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Redox reactions and weak buffering capacity lead to acidification in the Chesapeake Bay

Abstract.

"The combined effects of anthropogenic and biological CO2 inputs may lead to more rapid acidification in coastal waters compared to the open ocean. It is less clear, however, how redox reactions would contribute to acidification. Here we report estuarine acidification dynamics based on oxygen, hydrogen sulfide (H2S), pH, dissolved inorganic carbon and total alkalinity data from the Chesapeake Bay, where anthropogenic nutrient inputs have led to eutrophication, hypoxia and anoxia, and low pH. [...]"

Source: Nature Communications
Authors: Wei-Jun Cai
DOI: 10.1038/s41467-017-00417-7

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The influence of variable slope-water characteristics on dissolved oxygen levels in the northern California Current System

Abstract.

"Observations have suggested a trend of decreasing dissolved oxygen (DO) and increasing spiciness in summertime mid-depth slope waters and bottom shelf waters along the United States west coast over the past 50 years, but they have also demonstrated a large amount of interannual and decadal variability. Shelf bottom water and slope water properties can be influenced by both local and remote effects, including changes in circulation or changes in the characteristics of the source waters supplying the region. [...]"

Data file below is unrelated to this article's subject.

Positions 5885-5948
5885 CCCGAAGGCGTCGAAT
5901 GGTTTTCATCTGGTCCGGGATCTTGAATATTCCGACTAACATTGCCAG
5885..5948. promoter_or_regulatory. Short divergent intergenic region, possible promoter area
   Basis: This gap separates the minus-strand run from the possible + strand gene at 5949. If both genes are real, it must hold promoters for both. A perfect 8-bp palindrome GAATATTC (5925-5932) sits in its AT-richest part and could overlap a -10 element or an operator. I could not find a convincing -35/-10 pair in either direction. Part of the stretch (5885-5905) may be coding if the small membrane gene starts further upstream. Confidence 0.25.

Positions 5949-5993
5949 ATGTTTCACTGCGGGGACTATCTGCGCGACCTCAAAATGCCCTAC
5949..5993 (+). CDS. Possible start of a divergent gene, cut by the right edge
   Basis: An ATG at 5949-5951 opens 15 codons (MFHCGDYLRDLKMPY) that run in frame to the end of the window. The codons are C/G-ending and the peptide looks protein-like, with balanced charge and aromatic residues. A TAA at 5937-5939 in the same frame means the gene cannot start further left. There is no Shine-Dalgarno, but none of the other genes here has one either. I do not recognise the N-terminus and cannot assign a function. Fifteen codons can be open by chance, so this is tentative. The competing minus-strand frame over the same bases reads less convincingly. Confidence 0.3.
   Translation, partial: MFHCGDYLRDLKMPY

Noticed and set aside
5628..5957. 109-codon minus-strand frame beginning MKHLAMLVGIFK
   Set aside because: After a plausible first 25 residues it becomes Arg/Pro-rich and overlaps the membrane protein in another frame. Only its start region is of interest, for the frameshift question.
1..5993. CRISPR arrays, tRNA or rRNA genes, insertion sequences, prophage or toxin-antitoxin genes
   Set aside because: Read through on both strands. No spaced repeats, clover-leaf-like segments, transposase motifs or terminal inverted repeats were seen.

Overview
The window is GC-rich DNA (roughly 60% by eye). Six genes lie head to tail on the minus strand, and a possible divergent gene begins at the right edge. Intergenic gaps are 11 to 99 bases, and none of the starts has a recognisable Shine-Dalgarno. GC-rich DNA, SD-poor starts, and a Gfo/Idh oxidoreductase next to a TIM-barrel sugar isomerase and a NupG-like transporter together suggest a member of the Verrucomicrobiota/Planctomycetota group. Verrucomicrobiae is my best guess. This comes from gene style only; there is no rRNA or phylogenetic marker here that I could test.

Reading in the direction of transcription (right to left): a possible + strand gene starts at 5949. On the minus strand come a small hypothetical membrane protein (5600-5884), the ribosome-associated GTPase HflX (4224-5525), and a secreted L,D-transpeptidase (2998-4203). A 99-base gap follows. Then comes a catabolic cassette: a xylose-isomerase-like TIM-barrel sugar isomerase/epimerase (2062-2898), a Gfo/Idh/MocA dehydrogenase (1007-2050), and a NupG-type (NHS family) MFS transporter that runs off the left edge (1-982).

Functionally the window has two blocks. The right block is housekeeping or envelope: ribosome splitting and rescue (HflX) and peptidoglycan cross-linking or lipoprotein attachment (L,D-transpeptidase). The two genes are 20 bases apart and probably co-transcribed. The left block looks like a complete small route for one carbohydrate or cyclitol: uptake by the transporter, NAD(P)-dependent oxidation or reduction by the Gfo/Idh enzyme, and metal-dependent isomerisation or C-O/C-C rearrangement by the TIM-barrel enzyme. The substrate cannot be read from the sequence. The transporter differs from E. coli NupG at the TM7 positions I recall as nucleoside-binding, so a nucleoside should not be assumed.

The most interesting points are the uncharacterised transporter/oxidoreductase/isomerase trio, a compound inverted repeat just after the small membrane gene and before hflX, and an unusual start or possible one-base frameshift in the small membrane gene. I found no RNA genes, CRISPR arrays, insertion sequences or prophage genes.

Source: Oceans
Authors: Scott M. Durski et al.
DOI: 10.1002/2017JC013089

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Denitrifying community in coastal sediments performs aerobic and anaerobic respiration simultaneously

Abstract.

"Nitrogen (N) input to the coastal oceans has increased considerably because of anthropogenic activities, however, concurrent increases have not occurred in open oceans. It has been suggested that benthic denitrification in sandy coastal sediments is a sink for this N. Sandy sediments are dynamic permeable environments, where electron acceptor and donor concentrations fluctuate over short temporal and spatial scales. The response of denitrifiers to these fluctuations are largely unknown, although previous observations suggest they may denitrify under aerobic conditions. We examined the response of benthic denitrification to fluctuating oxygen concentrations, finding that denitrification not only occurred at high O2 concentrations but was stimulated by frequent switches between oxic and anoxic conditions. [...]"

Source: The ISME Journal
Authors: Hannah K Marchant et al.
DOI: 10.1038/ismej.2017.51

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